Saturday, September 13, 2014

Horse mounting stool

My wife has acquired a new horse that is a bit taller than her old one. She asked me if I could make a stool that would make it easier for her to mount the horse. 

The requirements were that the stool should be fairly lightweight and very stable, approximately 1 foot high and the top should be 10 x 20 inches.

I decided for a canted design, with the same angle on the sides and the ends. The slope is 1:5 
The material is larch. the top and the stretchers were milled to 20 mm thickness (3/4"), the corners were initially square, but I made a rabbet to lighten the weight as much as possible.

After cutting the pieces to size it was down to making 16 mortises and 16 tenons. Despite being at a slight angle, it went pretty well. The tenons are 8 mm thick, and about an inch wide. The mortises are (not surprisingly) the same size. 

I drawbored all the joints which added a little extra time to the build.

The top was attached by means of buttons screwed on from the underside. These are seated in a groove that I cut in the top stretchers before assembling the base.

I made a hole in the top to facilitate handling of the stool.

Since the stool will be placed on the riding court most of the time, I didn't bother with a lot of sanding or planing. It will look scruffy in a very short time anyway. 
As an experiment I finished it with a blend of Tung oil and Camelia oil, approximately 2 parts Tung oil to 1 part of Camelia oil.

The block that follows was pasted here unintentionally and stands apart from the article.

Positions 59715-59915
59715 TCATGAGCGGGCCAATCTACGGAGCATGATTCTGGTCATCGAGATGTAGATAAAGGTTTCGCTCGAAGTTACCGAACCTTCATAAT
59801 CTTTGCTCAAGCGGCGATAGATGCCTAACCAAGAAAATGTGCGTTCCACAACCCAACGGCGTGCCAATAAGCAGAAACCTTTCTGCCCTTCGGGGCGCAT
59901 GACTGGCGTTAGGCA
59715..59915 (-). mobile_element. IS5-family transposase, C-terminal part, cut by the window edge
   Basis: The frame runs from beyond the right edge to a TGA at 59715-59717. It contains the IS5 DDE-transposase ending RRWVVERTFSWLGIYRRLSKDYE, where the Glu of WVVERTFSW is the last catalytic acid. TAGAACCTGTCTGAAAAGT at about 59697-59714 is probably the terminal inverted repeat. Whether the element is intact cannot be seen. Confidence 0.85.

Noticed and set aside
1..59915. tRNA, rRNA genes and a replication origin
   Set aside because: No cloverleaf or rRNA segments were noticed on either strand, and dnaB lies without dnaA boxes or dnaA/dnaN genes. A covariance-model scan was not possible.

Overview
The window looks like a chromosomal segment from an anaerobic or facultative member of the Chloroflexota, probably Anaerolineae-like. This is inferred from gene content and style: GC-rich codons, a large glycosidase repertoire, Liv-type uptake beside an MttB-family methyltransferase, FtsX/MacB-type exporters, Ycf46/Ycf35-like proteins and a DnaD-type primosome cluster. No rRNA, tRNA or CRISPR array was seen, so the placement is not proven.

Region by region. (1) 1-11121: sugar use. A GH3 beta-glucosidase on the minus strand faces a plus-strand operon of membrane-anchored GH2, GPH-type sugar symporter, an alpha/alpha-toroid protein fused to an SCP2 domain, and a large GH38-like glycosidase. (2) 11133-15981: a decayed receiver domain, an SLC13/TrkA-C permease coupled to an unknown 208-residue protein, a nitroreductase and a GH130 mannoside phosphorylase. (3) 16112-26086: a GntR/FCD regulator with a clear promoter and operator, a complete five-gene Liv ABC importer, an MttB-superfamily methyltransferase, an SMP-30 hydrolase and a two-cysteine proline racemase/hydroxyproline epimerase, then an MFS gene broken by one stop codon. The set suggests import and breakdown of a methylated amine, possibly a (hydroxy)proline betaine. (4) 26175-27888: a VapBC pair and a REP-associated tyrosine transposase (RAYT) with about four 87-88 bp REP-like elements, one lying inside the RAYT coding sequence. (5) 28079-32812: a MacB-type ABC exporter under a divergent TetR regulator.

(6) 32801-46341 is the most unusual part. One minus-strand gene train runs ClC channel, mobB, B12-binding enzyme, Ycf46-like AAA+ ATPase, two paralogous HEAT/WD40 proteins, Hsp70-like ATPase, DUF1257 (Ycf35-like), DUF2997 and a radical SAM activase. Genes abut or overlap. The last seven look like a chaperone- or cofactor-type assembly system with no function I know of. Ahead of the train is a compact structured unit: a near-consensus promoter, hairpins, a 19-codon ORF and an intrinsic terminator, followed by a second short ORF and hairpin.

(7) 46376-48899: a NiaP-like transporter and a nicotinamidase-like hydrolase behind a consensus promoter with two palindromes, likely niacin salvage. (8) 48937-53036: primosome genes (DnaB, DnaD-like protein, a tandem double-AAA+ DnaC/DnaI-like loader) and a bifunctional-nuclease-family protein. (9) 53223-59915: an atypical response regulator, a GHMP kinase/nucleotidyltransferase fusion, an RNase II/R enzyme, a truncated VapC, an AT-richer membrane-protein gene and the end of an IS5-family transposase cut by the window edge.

Since SWMBO wanted to ride her horse this afternoon, I said that she could use it even though the oil had not cured yet. She was able to mount the horse without any problems, so all in all a the project has been a success.

Stable and lightweight.

Fnug testing the taste of the oil finish.

The buttons and the grooves.

SWMBO and the new horse (Bernie)


  1. Curious as to why you put the stretchers at the bottom? Wouldn't that make it a bit more wobbly on an uneven surface?

    1. Hi Ralph.

      The reason for the stretchers at the bottom is to prevent the stool from sinking into the ground.
      It will chiefly be used on the riding court where the top layer is sand mixed with sea shells. So the uppermost inch is always pretty soft, and the surface is flat enough that the stool wont wobble.
      I tested it in the stable as well, and it is rock solid on the concrete floor. So it can also be used when the horses need to have their manes braided before a dressage competition.

  2. I knew there had to be reason why it was done that way.

  3. It looks good! And, I can see your dog still hasn't kicked the old hide glue addiction.

    1. Thanks.
      Fnug just had to taste the delicious? tung oil..